Now! I have, in fact, remembered what we decided to pair with this novel. We focused on the dichotomy of Mina Harker, who was at once pure and corrupt due to the efforts of Dracula. There is a lot of speculation about the nature of Mina and her relationship to the New Woman of the time, at once powerful and scandalous. Mina is an important force in the story; she is arguably the reason the men are able to kill Dracula in the first place, bravely facing down her visions and leading everyone to the beast. But she is also impure at this part of the story, only returning to purity when she can settle down and be wife and mother. Whether Stoker was writing an indictment of the New Woman or not is up for debate, as well as what Dracula himself represents. Seriously…some people think there’s latent homosexuality there, some think the story is an indictment of Oscar Wilde, some think the story is pro-Catholicism, and some think Dracula represents unrepentant capitalism. Dracula is a lot of things to a lot of different people.
But, anyway, dichotomy. That’s what we focused on with the drink. So we decided on mixing a Bloody Mary with a Margarita, the sugar and the spice lingering together in one drink. A suggests floating the Margarita into the Bloody Mary, but I think just blending it all together is much easier and achieves a more complicated mouth feel. Just go with whatever floats your boat. No pun intended. (Really.) But if taking the time to float something seems like work, here’s a recipe to just blend it all together.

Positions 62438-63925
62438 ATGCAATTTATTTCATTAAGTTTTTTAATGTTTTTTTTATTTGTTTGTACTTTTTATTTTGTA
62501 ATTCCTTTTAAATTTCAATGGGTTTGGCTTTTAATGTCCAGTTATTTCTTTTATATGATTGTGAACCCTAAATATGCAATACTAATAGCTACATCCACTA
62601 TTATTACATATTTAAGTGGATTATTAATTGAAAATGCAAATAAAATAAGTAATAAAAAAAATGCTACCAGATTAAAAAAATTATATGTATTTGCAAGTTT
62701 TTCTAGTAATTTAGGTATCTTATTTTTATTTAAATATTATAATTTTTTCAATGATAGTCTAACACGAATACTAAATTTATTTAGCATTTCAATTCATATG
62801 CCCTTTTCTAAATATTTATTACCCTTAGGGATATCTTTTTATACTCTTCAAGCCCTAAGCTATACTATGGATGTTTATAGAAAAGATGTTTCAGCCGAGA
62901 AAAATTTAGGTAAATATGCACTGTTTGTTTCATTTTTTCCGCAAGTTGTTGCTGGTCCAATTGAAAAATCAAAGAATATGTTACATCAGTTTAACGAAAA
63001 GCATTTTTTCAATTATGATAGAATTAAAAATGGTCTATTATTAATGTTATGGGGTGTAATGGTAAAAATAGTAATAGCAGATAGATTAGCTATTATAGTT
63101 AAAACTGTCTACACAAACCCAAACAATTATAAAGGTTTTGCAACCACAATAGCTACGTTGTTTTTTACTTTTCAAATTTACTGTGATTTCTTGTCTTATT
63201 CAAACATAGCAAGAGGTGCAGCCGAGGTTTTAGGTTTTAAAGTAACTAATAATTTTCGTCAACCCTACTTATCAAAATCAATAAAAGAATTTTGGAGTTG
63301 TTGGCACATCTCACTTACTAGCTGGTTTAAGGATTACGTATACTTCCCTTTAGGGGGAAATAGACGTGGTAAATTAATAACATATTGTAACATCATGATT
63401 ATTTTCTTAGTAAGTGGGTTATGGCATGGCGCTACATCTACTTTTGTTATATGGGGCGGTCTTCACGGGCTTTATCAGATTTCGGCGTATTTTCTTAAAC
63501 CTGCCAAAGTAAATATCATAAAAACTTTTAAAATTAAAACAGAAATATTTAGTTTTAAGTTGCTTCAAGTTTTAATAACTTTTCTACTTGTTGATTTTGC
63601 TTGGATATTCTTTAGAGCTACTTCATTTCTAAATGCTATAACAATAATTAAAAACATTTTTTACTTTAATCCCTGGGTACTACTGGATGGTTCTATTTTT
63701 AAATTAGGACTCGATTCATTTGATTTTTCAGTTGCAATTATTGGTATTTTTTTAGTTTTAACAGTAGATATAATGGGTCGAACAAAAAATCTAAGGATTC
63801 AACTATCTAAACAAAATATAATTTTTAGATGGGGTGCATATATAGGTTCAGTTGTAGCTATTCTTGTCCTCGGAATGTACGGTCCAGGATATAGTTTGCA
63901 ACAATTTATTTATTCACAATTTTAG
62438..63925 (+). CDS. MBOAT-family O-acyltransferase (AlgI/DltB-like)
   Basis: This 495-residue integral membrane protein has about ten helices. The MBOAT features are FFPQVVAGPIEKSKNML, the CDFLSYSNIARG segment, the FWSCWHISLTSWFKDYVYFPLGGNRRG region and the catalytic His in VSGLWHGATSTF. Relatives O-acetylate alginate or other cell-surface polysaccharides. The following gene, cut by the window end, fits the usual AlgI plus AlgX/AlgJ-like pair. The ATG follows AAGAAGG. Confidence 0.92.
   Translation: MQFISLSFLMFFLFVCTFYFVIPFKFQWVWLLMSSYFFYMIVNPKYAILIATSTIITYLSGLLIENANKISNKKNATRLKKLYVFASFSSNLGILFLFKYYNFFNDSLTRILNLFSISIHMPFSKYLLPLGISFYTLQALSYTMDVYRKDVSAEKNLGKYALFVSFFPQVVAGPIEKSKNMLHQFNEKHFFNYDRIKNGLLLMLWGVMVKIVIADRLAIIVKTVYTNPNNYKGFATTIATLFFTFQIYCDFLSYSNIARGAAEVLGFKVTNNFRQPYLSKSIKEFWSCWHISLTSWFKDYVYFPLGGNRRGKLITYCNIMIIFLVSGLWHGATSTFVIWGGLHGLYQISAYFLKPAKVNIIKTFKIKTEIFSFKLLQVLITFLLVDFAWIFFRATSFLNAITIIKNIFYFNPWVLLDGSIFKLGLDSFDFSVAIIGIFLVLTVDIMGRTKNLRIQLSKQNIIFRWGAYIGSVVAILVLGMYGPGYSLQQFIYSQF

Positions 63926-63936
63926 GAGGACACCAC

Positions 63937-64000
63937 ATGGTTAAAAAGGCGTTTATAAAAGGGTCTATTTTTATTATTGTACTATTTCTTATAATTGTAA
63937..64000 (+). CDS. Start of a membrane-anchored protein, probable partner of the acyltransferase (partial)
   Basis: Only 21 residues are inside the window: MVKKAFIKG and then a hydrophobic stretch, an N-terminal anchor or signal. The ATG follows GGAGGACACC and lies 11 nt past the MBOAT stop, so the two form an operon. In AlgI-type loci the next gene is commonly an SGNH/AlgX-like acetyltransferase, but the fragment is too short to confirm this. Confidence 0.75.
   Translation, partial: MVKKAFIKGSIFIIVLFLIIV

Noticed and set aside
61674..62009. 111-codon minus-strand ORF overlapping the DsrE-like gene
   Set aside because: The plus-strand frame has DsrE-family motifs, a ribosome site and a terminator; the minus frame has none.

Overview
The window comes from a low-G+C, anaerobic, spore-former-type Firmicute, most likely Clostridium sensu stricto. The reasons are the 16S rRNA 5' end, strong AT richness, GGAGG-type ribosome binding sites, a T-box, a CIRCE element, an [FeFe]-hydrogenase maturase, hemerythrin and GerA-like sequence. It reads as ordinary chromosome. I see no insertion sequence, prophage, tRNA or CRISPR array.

Anyway! That’s it! I apologize again for the history ramble. This is what happens when I spend a month doing research. What I’m going to do during NaNo, I’m not sure. Maybe it’ll be time for A to return the favor and write a few extra posts…
Have a happy Halloween! Be safe, have fun, and remember…the veil is thin, so be sure to watch out for mischievous spirits!